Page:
Scombroid, or histamine poisoning, is caused by bacterial spoilage of certain finfish, such as tuna, mackerel, bonito, skipjack, mahi-mahi, and bluefish.
Symptoms begin within 2 minutes to 2 hours after eating the fish, and may include rash, diarrhea, flushing of the face, and sweating, headache, dizziness, and vomiting. In addition, individuals may experience burning or swelling of the mouth, abdominal pain, or a metallic taste.
Most people experience mild symptoms which should resolve on their own within 12 hours. Symptoms may be more severe in patients taking certain medications that slow the breakdown of histamine by their liver, such as isoniazide and doxycycline.
After capture, fish undergo bacterial decomposition in which bacteria break down fish proteins, in turn allowing byproducts, such as histamine, to build up. Eating spoiled fish that have high levels of these histamines can cause human illness.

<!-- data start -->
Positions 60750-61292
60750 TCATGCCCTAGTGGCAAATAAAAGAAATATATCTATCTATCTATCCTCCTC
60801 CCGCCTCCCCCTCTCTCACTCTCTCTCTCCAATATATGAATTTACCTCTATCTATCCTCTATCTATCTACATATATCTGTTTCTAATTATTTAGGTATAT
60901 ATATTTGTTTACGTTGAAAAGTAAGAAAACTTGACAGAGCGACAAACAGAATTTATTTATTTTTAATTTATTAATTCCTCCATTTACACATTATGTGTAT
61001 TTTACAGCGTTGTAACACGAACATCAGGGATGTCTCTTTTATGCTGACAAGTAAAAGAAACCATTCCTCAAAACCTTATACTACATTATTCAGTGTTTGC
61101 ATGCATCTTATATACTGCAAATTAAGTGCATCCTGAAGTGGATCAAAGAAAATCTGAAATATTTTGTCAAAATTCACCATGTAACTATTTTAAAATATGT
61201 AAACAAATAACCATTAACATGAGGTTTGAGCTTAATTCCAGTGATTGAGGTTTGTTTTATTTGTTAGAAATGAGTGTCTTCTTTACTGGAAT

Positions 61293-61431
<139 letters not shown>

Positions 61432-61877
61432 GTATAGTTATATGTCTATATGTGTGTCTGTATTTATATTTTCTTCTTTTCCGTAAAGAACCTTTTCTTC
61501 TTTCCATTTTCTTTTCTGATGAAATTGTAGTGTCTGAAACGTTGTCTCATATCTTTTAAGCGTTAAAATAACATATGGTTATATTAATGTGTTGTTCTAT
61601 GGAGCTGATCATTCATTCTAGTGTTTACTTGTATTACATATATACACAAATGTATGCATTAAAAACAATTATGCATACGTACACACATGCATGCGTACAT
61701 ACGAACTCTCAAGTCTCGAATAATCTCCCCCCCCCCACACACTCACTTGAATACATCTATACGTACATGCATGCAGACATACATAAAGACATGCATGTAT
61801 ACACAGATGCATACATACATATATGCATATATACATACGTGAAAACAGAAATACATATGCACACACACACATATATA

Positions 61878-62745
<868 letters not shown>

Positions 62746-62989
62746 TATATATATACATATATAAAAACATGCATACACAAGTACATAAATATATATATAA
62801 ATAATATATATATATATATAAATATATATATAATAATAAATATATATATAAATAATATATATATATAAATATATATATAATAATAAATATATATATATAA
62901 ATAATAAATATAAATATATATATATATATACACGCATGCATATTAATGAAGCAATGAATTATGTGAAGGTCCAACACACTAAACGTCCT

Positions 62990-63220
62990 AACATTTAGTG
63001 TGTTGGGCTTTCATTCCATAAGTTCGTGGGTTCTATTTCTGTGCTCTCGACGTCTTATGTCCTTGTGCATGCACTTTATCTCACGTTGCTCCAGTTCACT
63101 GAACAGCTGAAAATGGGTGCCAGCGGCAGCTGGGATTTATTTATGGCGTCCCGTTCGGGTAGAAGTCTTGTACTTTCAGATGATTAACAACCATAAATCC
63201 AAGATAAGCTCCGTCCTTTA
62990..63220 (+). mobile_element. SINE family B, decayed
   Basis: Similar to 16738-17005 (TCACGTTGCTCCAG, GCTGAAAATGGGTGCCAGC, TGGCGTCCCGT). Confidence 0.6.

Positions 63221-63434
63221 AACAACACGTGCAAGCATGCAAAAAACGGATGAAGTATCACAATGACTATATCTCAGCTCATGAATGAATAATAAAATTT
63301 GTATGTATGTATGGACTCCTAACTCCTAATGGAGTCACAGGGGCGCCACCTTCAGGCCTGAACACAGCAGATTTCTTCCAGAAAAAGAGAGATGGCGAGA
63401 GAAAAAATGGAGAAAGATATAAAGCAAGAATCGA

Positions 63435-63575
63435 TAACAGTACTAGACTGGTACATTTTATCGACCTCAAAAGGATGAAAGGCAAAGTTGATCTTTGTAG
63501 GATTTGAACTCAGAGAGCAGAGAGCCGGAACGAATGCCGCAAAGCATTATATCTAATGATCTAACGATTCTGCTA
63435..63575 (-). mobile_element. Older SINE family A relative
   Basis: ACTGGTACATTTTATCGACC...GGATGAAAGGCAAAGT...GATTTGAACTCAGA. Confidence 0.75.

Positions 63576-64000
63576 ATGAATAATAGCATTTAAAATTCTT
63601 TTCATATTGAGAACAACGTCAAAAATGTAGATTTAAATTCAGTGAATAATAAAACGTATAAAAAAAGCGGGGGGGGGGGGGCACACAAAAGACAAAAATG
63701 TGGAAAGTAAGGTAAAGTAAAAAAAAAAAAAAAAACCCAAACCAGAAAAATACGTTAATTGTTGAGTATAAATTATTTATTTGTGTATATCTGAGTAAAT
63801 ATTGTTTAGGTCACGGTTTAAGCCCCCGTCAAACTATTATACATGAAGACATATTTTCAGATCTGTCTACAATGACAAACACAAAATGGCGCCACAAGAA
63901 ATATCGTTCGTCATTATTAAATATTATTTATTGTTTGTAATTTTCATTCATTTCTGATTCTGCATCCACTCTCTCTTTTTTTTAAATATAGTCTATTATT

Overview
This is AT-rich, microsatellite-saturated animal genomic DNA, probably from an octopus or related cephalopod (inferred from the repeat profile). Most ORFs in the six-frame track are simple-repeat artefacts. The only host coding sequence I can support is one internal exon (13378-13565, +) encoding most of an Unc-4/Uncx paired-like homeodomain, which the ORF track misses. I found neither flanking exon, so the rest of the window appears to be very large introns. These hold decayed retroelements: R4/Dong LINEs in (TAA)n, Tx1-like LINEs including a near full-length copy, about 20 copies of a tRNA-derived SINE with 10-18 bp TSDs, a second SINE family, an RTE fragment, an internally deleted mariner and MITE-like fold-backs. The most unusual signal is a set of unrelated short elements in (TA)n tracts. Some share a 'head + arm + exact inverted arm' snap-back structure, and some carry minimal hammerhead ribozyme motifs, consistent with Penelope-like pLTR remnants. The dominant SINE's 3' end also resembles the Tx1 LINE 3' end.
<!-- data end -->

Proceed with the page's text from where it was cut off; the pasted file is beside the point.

Diagnosis is based on symptoms and a history of recently eating a particular kind of seafood.
Treatment is generally unnecessary, but antihistamines or epinephrine may be needed in certain instances.
Always keep seafood refrigerated or on ice to prevent spoilage. Take precautions while traveling and limit your intake of tuna, mackerel, bonito, skipjack, mahi-mahi, and bluefish. Cooking spoiled or toxic seafood will NOT keep you safe, as Scombroid is NOT destroyed by the cooking process.
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